This system was maintained for a long time, including the hatch for the meals and the compulsory themes, although the biblical and mythological assignments were replaced by more abstract themes in the 1960s, such as human, animal, water or encounter, which generated freer work. It is conspicuous that despite the unchanged aspiration for the prize to discover artists of great promise and encourage their development and international orientation, relatively few big names adorn the list of winners from the period 1884-1984. Famous names such as Jan Sluijters (1904, painting), Cornelis van Eesteren (1921, architecture) and Wessel Couzijn (1936, sculpture) find themselves in the company of artists of whom many unfortunately failed to make it into the annals of Dutch art history. Another point of criticism that became increasingly terse after the 1960s was that virtually all the winners came from within the academy itself, while the outside world was changing rapidly. The artists who had broken through and were determining the discourse – such as Jan Dibbets, Ger van Elk, André Volten, Wim T. Schippers – had often studied at other art academies in the Netherlands or abroad. Moreover, a trip to Rome was no longer a perceived necessity; sources of inspiration were found elsewhere in the world or in the artists’ own city. During this period, the once so respectable Prix de Rome was taken less and less seriously and the number of entries dropped accordingly. The same discussion took place in France, where the Prix de Rome was even scrapped in 1968 to be continued in a different form.
In the Netherlands it wasn’t until 1985 that the format of the Prix de Rome was modernized – simultaneously with the reorganization of the Rijksakademie. The prize money and age limit were raised, the educational requirements were lifted and the system for adjudication was revised. The objective of the prize remained unchanged: the promotion of artistic development in an international context. The changes paid off with increasing numbers of entries and the participation of interesting artists, who succeeded in breaking open the still compulsory disciplines until the system of categories was abolished completely in 2005. Furthermore, criteria such as ‘singularity’, ‘artistic concepts’ and ‘originality’ began to play an important role in the adjudication. The end result is a list containing winners who belong to the top echelon of art and architecture in the Netherlands, with names such as Erik Andriesse (1988), Adriaan Geuze (1990), Charlotte Schleiffert (1999), Gianni Cito (2001); Lonnie van Brummelen (2005); Ronald Rietveld (2006); Pilvi Takala (2011) and Falke Pisano (2013).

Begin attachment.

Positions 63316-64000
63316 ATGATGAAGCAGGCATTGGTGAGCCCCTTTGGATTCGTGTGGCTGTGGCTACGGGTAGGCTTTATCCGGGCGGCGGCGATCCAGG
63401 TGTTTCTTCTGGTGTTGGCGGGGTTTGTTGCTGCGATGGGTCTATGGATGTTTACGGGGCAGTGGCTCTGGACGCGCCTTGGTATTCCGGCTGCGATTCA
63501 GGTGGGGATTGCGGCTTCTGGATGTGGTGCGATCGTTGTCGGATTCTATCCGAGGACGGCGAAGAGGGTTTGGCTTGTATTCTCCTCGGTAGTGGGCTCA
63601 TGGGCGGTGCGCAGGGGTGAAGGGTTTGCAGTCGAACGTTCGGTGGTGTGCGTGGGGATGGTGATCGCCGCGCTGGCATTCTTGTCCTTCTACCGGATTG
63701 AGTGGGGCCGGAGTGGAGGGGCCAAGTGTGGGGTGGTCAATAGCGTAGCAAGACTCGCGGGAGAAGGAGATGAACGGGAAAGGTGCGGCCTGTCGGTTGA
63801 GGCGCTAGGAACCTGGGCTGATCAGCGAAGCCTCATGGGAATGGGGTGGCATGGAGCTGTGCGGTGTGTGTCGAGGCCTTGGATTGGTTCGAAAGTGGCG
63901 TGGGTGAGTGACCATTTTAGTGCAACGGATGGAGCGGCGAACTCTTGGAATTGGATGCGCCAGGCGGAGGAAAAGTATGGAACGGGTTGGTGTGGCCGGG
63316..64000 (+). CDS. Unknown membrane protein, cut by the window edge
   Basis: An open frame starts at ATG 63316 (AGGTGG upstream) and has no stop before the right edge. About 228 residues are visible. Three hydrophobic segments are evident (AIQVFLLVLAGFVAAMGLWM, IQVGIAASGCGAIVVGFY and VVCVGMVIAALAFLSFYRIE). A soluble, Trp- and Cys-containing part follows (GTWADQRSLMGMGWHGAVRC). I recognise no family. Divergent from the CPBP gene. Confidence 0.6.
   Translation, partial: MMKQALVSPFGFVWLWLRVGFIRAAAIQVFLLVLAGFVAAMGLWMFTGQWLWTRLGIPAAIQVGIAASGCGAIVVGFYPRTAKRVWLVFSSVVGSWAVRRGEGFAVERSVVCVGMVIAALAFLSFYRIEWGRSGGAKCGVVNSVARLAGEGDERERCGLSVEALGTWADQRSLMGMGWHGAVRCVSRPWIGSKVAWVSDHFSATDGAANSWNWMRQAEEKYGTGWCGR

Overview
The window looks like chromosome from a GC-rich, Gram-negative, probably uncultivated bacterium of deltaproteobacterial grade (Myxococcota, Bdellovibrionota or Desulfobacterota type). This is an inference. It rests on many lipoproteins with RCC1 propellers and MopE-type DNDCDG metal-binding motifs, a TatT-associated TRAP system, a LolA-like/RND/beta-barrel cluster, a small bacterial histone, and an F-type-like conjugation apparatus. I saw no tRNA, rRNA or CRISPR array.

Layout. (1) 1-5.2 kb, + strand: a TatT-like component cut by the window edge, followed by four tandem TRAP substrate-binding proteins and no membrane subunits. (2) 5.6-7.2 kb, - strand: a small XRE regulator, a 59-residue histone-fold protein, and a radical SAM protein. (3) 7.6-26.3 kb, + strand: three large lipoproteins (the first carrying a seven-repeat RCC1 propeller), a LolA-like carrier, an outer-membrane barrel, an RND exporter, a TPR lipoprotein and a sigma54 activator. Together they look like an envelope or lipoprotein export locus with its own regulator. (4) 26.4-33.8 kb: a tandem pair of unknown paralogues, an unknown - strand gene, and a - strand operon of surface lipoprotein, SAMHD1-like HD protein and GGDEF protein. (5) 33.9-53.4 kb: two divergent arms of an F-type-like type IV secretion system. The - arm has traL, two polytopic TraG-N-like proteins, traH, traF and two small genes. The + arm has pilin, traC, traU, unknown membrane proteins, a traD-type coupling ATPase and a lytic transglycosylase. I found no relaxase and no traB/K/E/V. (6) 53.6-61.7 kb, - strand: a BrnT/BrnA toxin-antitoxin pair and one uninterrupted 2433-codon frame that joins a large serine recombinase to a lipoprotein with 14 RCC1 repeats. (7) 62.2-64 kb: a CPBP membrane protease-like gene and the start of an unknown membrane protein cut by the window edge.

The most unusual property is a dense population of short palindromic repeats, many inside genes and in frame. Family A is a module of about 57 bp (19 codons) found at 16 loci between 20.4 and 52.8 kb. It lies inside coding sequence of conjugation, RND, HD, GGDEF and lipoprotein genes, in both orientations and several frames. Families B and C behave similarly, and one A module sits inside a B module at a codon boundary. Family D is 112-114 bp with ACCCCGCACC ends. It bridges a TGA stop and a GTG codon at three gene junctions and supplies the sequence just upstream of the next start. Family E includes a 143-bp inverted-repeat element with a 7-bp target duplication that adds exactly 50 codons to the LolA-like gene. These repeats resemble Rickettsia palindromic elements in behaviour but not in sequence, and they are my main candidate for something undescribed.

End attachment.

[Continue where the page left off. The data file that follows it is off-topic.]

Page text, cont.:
During a restructuring in 2011, the Ministry of Education, Cultural Affairs and Science decided that the organization and financing of the Prix de Rome would be assigned to the Mondriaan Fund. The objective of the prize dovetails with one of the most important goals of the public fund: to develop the talent of visual artists in the Netherlands. To ensure the continuity of the prize, the Fund also organizes the four-yearly architecture edition of the prize, in collaboration with the Creative Industries Fund NL and Het Nieuwe Instituut.
The Mondriaan Fund organizes the prize in a modified form with respect for the history and development of the Prix de Rome. The first edition of the visual arts prize organized by the Mondriaan Fund took place in 2013, followed in 2014 by the architecture prize.
Author: Mirjam Beerman
Source: Marguerite Tuijn (ed.), Prix de Rome MDCCCVIII – MMVIII, Amsterdam 2008